British bengali dating
New analysis of census figures shows that the number of people in England and Wales living with or married to someone from another group jumped 35 per cent to 2.3 million in the 10-years up to the last census.During that period the number of people described on census forms as “mixed” or “multiple” ethnicity almost doubled from just 660,000 in 2001 to 1.2 million in 2011, making it by far the fastest growing category.More than 80 per cent of Britain's 8,500 "Indian" restaurants are in fact owned by Bengalis, according to the Curry Club of Great Britain, and almost 95 per cent of them have roots in the dusty city of Sylhet in northern Bangladesh, a former town of merchant traders and tea estates.From shopping malls named London Mansions or shops such as London Shoes to the thinly disguised names of well-known brands such as Kentucky Fried Chicken, the Londonis, as the returnees are known locally, are making their presence felt.
More than 40 years after the first Bangladeshis opened restaurants in London's Brick Lane to feed their own, the "curry kings" of Britain are returning home to invest their hard-earned wealth in their old country.While he has no intention of returning to live in Bangladesh: "I'm rule Britannia, me", his father, a textile worker who moved to Britain in the 1960s, has come to Sylhet retire."A lot of the elders are coming back, to relax and invest.Bengalis are the third-largest ethnic group in the world after Han Chinese and Arabs.Apart from Bangladesh and West Bengal, Bengali-majority populations also reside in India's Tripura state, the Barak Valley in Assam state, and the union territory of the Andaman and Nicobar Islands.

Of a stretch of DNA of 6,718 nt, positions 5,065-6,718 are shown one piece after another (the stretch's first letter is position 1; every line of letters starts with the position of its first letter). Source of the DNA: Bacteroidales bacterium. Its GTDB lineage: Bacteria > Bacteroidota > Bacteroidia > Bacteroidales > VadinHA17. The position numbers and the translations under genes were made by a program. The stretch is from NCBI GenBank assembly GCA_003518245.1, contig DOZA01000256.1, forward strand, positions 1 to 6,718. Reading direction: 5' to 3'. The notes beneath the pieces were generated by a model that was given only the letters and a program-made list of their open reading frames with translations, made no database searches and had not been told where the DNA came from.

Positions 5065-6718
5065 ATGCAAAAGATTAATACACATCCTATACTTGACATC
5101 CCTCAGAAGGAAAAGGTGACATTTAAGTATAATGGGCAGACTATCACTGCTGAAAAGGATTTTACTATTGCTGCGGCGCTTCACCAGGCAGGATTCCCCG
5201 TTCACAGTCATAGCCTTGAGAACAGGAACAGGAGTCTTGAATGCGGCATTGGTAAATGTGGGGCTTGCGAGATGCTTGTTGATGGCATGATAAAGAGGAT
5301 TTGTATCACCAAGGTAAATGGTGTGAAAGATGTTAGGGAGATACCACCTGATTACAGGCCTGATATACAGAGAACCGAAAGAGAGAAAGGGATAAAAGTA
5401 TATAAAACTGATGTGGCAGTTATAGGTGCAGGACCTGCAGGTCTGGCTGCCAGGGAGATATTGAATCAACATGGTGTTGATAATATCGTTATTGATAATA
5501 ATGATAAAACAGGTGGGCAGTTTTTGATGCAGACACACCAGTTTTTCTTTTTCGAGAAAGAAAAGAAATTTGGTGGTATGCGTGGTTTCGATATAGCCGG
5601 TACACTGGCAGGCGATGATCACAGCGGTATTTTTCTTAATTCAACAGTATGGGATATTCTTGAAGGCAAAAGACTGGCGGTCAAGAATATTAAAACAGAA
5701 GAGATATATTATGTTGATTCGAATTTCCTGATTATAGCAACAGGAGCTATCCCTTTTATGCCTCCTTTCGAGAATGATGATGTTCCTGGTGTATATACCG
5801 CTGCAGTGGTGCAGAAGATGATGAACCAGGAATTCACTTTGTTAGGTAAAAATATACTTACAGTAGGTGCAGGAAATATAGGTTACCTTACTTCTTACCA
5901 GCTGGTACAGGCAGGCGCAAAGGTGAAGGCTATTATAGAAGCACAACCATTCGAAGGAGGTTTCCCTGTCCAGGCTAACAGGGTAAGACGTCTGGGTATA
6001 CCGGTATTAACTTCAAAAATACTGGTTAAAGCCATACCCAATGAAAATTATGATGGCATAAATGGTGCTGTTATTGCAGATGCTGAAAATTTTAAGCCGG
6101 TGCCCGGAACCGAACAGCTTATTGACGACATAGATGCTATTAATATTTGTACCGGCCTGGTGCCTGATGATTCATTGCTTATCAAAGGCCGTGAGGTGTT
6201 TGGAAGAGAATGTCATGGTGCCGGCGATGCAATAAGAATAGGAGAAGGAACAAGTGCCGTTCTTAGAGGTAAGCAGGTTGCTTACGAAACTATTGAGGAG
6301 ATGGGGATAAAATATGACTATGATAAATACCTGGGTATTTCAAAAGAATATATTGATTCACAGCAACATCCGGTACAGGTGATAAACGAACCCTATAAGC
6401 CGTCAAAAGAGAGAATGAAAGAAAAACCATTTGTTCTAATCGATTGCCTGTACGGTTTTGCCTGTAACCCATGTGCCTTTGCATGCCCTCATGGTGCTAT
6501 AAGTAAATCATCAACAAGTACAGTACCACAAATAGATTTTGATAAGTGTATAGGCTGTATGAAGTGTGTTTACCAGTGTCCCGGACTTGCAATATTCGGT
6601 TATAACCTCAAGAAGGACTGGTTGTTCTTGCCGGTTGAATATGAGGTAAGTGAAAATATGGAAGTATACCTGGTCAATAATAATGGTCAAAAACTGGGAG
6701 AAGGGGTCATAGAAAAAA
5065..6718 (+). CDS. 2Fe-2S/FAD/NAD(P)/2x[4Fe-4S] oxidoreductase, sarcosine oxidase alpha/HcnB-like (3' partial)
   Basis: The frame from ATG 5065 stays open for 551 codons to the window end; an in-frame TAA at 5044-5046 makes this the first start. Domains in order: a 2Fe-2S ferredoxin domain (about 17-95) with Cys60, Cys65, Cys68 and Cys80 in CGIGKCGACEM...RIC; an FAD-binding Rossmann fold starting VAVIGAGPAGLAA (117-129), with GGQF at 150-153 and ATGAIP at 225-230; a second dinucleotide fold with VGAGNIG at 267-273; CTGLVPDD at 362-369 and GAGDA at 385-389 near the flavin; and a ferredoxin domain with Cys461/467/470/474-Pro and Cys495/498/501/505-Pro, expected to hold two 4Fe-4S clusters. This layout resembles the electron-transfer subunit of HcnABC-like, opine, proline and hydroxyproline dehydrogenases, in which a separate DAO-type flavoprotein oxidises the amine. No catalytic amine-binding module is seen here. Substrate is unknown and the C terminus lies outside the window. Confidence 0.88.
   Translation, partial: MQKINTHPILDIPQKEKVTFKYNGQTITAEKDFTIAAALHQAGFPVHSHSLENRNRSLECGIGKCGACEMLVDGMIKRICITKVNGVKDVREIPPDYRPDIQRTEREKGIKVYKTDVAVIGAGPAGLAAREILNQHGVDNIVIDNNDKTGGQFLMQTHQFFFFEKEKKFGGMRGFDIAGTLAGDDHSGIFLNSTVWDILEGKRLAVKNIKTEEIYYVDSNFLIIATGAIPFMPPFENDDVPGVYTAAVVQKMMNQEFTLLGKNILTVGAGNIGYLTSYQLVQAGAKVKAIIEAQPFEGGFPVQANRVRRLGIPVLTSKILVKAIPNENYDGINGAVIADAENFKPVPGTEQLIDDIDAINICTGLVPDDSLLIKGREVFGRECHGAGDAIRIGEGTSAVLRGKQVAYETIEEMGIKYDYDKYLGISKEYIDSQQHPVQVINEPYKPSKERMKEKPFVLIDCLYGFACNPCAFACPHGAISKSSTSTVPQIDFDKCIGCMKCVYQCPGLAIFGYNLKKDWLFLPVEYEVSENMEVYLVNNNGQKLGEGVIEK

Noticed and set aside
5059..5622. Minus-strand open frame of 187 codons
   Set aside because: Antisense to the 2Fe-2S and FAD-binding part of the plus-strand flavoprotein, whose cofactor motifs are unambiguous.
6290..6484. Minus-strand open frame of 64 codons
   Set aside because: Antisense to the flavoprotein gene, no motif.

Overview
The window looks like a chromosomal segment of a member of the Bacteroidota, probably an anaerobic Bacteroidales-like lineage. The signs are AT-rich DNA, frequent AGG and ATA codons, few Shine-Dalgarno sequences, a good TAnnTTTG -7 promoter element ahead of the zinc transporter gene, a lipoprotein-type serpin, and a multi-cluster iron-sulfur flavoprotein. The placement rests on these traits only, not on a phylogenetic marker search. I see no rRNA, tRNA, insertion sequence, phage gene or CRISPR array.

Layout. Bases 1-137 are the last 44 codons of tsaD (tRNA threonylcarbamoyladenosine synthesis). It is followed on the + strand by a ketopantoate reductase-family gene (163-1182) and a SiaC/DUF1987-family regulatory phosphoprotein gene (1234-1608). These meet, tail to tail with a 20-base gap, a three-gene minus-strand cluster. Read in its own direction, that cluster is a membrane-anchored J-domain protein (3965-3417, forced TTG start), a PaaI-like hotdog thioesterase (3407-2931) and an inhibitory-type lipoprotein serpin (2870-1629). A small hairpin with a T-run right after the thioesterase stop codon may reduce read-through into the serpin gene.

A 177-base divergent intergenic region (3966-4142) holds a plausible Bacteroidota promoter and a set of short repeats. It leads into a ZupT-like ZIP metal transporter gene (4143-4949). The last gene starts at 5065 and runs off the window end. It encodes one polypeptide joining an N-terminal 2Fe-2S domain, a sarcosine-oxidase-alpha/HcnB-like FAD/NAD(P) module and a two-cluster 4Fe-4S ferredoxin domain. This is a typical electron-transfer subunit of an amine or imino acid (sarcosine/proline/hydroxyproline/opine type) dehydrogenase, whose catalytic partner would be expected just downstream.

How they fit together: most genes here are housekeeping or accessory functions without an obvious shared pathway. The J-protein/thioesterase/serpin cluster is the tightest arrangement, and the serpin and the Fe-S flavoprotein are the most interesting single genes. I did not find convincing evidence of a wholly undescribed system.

The datasets for this collection are based on the British Library’s collection of bound volume Quarterly Lists: printed catalogue records of Indian books published quarterly and by province of British India between 18.